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Community and Q&A

Flat insulation batts

b0nk | Posted in General Questions on

This is a general (possibly dumb) question about the behavior of insulation bats lying flat in an overhead space or attic.  I’ve seen how they can flatten out over time.  Would it be worth the effort to cut them lengthwise so the pieces lay sideways, perhaps staying fluffy for much longer?

In my case, I’m adding insulation to a ceiling for strictly acoustic purposes.  I’m using 2in OC703 as a kind of drop ceiling tile, then 6in thick bats above that (unfaced).  I’ll cover the whole ceiling with fabric which makes any kind of future access problematic.  So this idea occurred to me as a way to keep the batts fluffy longer.  I would cut the 24in bats lengthwise into 4 sections and turn them 90deg.  Thoughts on this approach?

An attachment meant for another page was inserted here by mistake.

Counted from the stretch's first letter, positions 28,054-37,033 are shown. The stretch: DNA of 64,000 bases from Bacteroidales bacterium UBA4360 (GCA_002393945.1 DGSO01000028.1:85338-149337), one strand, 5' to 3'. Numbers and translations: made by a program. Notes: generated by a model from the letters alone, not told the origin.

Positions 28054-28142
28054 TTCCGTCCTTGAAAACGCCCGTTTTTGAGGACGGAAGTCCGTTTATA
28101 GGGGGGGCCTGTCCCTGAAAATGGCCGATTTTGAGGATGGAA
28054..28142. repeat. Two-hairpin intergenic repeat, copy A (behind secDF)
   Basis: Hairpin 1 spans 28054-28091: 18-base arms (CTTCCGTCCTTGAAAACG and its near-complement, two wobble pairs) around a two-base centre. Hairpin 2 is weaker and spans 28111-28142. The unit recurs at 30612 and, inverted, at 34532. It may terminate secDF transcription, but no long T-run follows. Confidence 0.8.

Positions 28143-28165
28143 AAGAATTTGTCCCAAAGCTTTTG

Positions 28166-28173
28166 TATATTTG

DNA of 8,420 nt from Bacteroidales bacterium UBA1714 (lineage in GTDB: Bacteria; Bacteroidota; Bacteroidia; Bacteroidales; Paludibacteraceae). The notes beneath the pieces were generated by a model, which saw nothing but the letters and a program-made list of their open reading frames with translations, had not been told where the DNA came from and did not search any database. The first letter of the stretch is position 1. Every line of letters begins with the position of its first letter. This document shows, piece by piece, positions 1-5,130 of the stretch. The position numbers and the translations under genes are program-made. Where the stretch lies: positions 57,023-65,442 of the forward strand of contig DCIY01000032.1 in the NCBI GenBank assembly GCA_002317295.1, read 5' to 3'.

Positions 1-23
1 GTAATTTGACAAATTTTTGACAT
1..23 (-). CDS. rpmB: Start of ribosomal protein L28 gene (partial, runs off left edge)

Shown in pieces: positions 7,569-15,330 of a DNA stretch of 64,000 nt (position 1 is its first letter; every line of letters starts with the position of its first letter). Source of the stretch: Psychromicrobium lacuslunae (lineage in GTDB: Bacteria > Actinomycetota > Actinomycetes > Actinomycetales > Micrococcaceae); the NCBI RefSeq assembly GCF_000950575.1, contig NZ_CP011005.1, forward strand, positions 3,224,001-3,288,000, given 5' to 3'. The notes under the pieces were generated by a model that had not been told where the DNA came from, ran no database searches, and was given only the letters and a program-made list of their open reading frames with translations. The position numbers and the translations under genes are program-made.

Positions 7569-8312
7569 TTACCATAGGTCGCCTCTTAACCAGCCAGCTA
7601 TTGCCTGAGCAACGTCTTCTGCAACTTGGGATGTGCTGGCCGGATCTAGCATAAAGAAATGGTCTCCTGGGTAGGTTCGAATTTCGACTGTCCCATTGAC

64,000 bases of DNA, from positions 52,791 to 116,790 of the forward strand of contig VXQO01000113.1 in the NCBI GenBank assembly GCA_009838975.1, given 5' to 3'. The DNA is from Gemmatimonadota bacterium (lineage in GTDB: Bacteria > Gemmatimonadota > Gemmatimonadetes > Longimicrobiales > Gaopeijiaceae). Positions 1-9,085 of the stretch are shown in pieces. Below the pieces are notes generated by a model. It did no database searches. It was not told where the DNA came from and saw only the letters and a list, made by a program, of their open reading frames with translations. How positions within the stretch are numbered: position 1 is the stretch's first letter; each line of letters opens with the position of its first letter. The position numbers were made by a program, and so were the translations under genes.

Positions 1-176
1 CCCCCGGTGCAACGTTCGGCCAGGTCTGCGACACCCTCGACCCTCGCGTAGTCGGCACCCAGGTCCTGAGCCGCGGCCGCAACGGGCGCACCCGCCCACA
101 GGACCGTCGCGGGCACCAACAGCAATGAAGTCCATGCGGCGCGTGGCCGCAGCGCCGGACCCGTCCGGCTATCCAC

I already have the batts so other types of insulation are not an option at this point.

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  1. Expert Member
    BILL WICHERS | | #1

    I don't see how rotating sections of batts 90 degrees is going to change anything -- it's still the same material, and gravity will still act on it the same way. You'd be better off selecting a higher density insulating batt, which would be less likely to compress over time.


  2. b0nk | | #2

    Yes it's the same material (pink OC) either way. But you can clearly see the fiberglass is laid out in horizontal layers. Laid flat, the layers can just relax and succumb to gravity over time. Rotated, the layers would be vertical, as they are when used in a wall. I haven't heard of any issues with vertical batts sagging within a wall. I'm sure it happens a little but very little I would think. This was the logic that prompted my question. I'm just not sure whether it would be worth the trouble or not.

    While I am using higher density 703 as part of the ceiling, I need the lighter stuff for its absorption qualities. 2in 703 + 6in fluffy actually performs better as a bass trap than 8in of 703, believe it or not.

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